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State funding could memorialize erased cemeteries, but some will need more

State lawmakers are asking for $50,000 for memorials at two lost Tampa cemeteries, but restoring the erased Zion Cemetery will take more funding and collaboration

TAMPA, Fla. — A new funding request making its way through the state legislature could appropriate $50,000 each for two rediscovered cemeteries in Tampa, but at least one will need more.

State senators Janet Cruz and Darryl Rouson made the funding request, which stems from a bill they worked on together after the cemeteries were discovered. 

"There were those who thought by building buildings, they could obliterate the memory, the dignity of people who were buried here,” Rouson told 10News in September. “But now that it's been discovered, we've gone to opportunity to memorialize."

A statement from Rouson’s office describes the memorial effort as follows:

"Abandoned African-American cemeteries throughout Florida continue to be uncovered, as evidenced by recent reports in Tampa regarding the former Zion Cemetery in Tampa Heights and the former Ridgewood Cemetery on the grounds of C. Leon King High School. 

"In an effort to ensure dignity and respect for the deceased, this project will dedicate funding to the Department of State so the department may create, place, and maintain a memorial at the site of the former Ridgewood Cemetery in Tampa."

RELATED: 145 coffins found at King High School, part of an erased African American cemetery in Tampa

Leroy Moore of the Tampa Housing Authority said the money will help, but restoring Zion Cemetery will take a lot more. 

"The $50,000 will just get us a historical monument, a marker and some maintenance on that for a short amount of time. We need way more than $50,000 to preserve, long-term this area to make sure that it's never again in private hands so that it can be redeveloped,” Moore said.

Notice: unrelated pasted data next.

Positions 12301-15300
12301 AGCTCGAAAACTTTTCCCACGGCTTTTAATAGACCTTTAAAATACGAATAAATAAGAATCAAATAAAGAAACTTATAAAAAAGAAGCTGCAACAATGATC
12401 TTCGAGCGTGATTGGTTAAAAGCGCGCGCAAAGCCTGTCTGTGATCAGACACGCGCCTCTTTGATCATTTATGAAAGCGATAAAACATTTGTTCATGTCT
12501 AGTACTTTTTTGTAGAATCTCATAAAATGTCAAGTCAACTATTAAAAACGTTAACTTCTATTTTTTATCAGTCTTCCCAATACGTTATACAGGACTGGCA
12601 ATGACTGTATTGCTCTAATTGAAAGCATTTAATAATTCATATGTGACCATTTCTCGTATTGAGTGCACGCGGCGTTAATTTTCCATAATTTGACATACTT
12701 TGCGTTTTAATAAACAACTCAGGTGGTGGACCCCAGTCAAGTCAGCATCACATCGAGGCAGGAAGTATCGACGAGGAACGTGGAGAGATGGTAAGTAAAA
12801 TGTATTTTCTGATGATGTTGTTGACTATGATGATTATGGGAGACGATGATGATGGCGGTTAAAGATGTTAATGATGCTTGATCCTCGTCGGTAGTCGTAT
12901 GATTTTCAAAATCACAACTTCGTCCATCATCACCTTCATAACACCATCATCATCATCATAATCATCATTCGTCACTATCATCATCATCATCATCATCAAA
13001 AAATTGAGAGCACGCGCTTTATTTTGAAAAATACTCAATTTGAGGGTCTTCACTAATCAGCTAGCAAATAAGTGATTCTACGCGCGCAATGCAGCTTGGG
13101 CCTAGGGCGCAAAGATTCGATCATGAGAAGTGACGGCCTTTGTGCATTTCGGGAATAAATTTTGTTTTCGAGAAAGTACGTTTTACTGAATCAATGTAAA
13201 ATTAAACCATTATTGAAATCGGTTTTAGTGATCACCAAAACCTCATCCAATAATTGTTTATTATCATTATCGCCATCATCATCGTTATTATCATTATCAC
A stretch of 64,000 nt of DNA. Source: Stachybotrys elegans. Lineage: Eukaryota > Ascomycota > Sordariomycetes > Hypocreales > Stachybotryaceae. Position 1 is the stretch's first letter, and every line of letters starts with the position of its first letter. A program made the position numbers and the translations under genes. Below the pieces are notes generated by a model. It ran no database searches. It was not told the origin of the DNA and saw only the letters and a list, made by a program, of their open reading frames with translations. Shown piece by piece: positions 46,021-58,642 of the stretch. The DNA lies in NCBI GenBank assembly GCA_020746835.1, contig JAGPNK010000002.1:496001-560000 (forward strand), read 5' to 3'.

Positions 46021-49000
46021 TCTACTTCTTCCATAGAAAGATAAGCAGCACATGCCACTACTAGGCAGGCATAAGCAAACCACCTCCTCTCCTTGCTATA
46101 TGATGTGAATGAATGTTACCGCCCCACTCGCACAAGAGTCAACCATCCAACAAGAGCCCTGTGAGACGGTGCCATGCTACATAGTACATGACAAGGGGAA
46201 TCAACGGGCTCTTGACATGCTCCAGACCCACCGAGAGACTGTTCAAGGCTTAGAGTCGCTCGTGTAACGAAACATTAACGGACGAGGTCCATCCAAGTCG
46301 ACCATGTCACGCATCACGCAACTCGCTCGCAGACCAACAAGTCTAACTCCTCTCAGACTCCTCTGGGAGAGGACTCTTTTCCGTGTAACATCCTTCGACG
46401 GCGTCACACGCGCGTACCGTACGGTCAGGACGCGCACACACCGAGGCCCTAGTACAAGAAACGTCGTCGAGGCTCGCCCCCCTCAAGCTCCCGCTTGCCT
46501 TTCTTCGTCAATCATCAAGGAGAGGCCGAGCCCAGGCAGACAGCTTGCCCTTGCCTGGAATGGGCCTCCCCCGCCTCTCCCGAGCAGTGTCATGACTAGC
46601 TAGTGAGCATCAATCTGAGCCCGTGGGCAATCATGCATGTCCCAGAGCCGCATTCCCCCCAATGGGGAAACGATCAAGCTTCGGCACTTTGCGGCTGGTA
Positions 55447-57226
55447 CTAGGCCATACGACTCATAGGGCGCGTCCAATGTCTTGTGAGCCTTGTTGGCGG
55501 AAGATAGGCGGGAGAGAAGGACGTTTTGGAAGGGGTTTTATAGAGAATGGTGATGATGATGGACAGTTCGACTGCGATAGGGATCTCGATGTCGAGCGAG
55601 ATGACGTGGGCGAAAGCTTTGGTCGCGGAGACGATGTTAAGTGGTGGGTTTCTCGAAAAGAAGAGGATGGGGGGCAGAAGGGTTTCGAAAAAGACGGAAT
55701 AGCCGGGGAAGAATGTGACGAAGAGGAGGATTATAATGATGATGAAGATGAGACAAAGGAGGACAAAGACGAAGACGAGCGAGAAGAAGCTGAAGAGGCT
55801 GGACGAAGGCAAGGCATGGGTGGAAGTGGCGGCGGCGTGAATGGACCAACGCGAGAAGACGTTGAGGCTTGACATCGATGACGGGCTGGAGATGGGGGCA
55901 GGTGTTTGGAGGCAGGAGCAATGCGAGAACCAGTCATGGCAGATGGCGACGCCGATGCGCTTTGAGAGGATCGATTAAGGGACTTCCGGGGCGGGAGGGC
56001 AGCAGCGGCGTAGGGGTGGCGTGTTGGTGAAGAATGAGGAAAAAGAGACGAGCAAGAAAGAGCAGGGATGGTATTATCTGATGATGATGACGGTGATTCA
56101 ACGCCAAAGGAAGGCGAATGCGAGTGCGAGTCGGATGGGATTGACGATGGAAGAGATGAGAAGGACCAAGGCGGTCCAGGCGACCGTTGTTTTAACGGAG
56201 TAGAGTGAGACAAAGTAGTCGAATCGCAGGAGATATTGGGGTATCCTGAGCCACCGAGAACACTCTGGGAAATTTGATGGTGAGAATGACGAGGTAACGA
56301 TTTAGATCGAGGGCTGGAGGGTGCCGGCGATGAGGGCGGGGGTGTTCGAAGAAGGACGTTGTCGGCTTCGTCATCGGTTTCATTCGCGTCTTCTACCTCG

Moore has been leading the charge on behalf of THA to rectify a historical wrong. After a whistleblower came forward with research, archaeologists used ground-penetrating radar to detect nearly 300 graves from the forgotten Zion Cemetery. They found many of those graves on property belonging to THA. The rest were found on neighboring properties, including a towing lot. 

A report from Cardno, the firm that did some of the archaeology work, shows radar imaging of graves protruding from underneath buildings, suggesting to Moore additional graves are waiting to be found.

RELATED: Archaeologists detect more graves from Zion

"We think we've discovered the full content of Zion. And we have further discovered that the anomalies the bodies, the coffins literally go right up to the foundation of these buildings," Moore said. "So, we believe once we actually clear the land, and can actually scan the footprints of the buildings, we will find more."

RELATED: At least 115 more graves from Zion Cemetery found at Gonzmart property

THA has already moved dozens of families who lived in buildings at Robles Park Village that were on top of the cemetery.

Moore said the Zion discovery has accelerated plans to redevelop the entire 35-acre public housing site, which is burdened with poverty and crime.

RELATED: 21 families once living on Zion Cemetery are in new homes

"We've got the 35 acres that is Robles Park that needs to be redeveloped,” Moore said. “But we can't redevelop Robles Park and ignore this…piece of history."

The cemetery memorial funding request will be reviewed on the Senate floor Wednesday.

Emerald Morrow is a reporter with 10News WTSP. Like her on Facebook and follow her on Twitter. You can also email her at emorrow@wtsp.com. To read more about the search for lost African American burial grounds in the Tampa Bay area, head to wtsp.com/erased.

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